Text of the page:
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June 21, 2012

Please visit my new website at where you can contact me, view my CV and read some of my recent articles.

My first two articles in The Australian

August 11, 2009

Outbreak contained as infected pigs on the mend

Etan Smallman | August 04, 2009

Article from: The Australian

It's no piggery-jokery

AN outbreak of swine flu at a central NSW piggery has been contained.

However authorities have urged farmers to remain alive to the danger posed by the highly contagious disease.

The 2000-animal piggery at Dunedoo, in the state’s central west, was quarantined on Friday after tests confirmed that several pigs had caught the A H1 virus, believed to have been transmitted to them by staff.

But the disease has not spread outside the farm in Dunedoo and the health of the pigs diagnosed with the disease is improving, according to the NSW Department of Primary Industries.

None of the Dunedoo animals has entered the food chain.

A telephone conference was arranged yesterday between state, territory and federal representatives from the health and agriculture sectors. It was decided quarantine measures at the farm would only be reconsidered when the pigs were no longer suffering the flu and after they had recovered fully for seven days.

Alan Sharrock, a veterinary surgeon at the affected farm in Dunedoo, said an overreaction among the general population had done the pig industry harm as people inevitably link swine flu with pork.

But he quoted a colleague who said:

“I’m safer kissing a pig than kissing my wife.”

Federal Agriculture, Fisheries and Forestry spokesman John Cobb yesterday highlighted concerns over Australia’s feral pigs, calling on the NSW government to begin an immediate surveillance program to ensure they “do not become a reservoir for the A H1 flu virus”.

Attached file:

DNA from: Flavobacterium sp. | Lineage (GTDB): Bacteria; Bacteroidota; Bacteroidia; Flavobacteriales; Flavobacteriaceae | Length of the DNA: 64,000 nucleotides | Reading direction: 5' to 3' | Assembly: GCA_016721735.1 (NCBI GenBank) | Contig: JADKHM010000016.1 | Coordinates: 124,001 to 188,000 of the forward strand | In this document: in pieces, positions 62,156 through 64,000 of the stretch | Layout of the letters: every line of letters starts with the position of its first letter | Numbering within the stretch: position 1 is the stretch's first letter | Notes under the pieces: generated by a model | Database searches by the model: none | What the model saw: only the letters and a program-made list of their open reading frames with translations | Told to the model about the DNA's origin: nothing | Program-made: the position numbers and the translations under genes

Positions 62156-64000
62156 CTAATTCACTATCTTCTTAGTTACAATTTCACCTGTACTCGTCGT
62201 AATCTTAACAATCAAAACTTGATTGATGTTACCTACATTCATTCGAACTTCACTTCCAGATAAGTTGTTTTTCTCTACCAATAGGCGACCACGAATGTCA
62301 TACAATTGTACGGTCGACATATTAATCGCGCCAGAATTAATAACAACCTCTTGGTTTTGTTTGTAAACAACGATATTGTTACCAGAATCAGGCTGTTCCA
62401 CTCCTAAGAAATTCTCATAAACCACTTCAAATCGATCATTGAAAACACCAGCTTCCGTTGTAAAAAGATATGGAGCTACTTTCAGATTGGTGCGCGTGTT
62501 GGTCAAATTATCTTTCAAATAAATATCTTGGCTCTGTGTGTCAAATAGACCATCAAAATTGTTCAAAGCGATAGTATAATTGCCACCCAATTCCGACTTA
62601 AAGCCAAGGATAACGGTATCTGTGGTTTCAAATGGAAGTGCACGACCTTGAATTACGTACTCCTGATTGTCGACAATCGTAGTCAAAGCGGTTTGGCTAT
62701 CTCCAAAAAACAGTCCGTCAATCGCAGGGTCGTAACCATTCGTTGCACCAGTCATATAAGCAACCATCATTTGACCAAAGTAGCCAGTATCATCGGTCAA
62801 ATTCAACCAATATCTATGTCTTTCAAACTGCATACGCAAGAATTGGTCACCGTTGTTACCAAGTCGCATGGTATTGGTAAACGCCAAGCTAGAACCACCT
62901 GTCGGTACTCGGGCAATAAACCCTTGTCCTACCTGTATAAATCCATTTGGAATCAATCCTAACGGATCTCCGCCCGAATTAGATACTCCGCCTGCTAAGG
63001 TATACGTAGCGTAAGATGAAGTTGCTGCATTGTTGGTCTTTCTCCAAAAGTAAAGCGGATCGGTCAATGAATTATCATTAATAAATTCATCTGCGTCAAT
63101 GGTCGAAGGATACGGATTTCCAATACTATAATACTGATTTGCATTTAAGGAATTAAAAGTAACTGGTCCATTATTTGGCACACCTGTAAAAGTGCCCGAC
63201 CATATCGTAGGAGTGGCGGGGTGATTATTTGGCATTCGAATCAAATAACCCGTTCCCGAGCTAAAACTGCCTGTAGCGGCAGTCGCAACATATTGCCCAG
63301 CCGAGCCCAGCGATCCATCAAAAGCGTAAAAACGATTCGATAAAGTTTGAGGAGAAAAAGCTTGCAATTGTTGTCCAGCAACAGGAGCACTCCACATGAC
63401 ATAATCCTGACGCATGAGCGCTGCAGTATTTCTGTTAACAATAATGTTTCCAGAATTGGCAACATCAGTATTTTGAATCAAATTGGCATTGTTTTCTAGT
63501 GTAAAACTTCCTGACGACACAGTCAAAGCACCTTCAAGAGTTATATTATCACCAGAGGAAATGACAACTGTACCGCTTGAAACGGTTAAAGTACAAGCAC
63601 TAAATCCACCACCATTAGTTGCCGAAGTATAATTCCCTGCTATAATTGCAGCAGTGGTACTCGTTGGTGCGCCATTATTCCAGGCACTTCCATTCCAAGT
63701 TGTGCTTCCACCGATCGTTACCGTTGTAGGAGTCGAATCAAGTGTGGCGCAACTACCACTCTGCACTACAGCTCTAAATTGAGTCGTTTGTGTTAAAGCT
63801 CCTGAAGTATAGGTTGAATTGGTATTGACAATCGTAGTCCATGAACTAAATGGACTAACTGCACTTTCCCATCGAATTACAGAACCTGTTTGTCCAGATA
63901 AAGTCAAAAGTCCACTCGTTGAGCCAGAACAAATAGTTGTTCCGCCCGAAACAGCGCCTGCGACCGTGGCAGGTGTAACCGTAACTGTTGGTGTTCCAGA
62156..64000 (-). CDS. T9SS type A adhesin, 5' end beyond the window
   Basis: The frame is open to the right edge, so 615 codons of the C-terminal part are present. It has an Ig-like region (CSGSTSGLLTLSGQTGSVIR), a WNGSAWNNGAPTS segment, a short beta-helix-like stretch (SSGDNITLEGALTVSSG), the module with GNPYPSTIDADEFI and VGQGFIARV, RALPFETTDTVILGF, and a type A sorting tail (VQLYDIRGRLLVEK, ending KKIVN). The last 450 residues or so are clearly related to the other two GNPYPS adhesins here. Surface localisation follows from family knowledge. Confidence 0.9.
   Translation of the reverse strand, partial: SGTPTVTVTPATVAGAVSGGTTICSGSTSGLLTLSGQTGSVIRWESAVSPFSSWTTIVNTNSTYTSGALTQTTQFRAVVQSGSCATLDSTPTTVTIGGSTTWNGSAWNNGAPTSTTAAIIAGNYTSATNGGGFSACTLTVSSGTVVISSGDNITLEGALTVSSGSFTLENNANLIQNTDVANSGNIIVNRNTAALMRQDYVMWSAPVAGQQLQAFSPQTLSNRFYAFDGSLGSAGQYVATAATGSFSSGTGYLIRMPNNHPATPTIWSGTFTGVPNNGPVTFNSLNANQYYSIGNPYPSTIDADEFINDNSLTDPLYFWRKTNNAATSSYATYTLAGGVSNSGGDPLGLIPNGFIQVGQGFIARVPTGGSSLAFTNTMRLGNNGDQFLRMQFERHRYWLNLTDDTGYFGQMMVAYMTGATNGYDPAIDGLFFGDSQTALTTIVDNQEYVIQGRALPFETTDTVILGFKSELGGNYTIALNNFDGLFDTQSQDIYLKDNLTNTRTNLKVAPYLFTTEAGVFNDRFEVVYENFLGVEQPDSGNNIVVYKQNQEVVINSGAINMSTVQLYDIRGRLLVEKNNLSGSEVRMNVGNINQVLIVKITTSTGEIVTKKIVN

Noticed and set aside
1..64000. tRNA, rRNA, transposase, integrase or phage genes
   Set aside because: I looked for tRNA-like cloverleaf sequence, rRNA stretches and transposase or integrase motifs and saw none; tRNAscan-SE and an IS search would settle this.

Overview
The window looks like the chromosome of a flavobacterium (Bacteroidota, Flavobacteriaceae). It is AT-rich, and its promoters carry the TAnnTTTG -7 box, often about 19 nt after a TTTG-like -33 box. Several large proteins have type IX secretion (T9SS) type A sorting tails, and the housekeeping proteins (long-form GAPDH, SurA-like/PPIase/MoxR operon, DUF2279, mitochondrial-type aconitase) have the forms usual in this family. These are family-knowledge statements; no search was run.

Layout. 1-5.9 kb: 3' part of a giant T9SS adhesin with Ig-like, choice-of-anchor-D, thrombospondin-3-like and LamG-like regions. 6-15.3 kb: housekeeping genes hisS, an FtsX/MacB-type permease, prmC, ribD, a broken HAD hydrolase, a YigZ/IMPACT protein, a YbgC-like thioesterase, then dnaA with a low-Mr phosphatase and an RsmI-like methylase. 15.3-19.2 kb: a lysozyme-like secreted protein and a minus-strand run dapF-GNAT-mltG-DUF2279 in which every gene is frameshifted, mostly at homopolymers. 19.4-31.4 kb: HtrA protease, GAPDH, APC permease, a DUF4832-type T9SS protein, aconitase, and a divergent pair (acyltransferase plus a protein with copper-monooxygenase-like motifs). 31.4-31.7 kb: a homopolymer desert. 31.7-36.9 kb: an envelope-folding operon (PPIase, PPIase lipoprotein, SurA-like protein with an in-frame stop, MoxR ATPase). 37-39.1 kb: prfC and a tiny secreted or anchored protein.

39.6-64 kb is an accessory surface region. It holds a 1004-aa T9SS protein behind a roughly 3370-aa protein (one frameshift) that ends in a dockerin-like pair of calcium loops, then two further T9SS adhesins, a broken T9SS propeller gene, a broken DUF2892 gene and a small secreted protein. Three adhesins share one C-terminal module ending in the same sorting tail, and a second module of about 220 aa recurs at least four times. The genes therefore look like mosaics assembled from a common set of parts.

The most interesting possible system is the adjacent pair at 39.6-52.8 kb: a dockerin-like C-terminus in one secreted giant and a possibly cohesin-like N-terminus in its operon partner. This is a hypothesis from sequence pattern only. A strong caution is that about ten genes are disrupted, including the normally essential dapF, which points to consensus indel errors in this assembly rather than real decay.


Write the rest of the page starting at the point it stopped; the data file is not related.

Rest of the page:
Mr Cobb urged the NSW government to undertake an immediate feral pig control program in the Central West, including shooting, baiting and trapping, to prevent the disease coming back “as a meaner, nastier, deadlier virus”.

Neil Franks of Aztec Farms Piggery, who keeps between 6000 and 7000 pigs on his farm in Myall Park, near the southern NSW centre of Griffith, said swine flu remained a concern for pig farmers across the state.

“We are closely monitoring the situation with our staff and making sure that they are fit and well,” he said.

Mr Franks’s wife, Merilyn, said they had been taking precautionary measures for the past two months — ever since cases of swine flu were first reported in the local Griffith community.

The farm always has a closed herd, whereby no stock is taken in from any other property, but in response to swine flu, staff have been instructed to minimise their contact in the wider community and not to travel by air.

“We’re a bit scared about airports, sports events and picture theatres,” she said.

Mrs Franks said sales had been affected as a result of fears among the population.

The farm’s processors have reported a fall in sales of 10 per cent, despite experts confirming that there is no danger from eating pork products.

– Click here to view PDF

Anzac flag thief urged to salute

Etan Smallman | August 07, 2009

Article from: The Australian

Flying the flag

The historic banner was the first flag carried ashore by Australian troops at Gallipoli in World War I. It was carried by Australian troops of the 9th battalion, 3rd brigade, throughout the campaign in Turkey from 1915.

The homemade mauve and grey banner bears the signatures of several historical figures, including Albert Windsor, who became King George VI.

It was noticed missing from Anzac House, in Sydney’s CBD, on Monday, but could have been stolen at any time after July 15.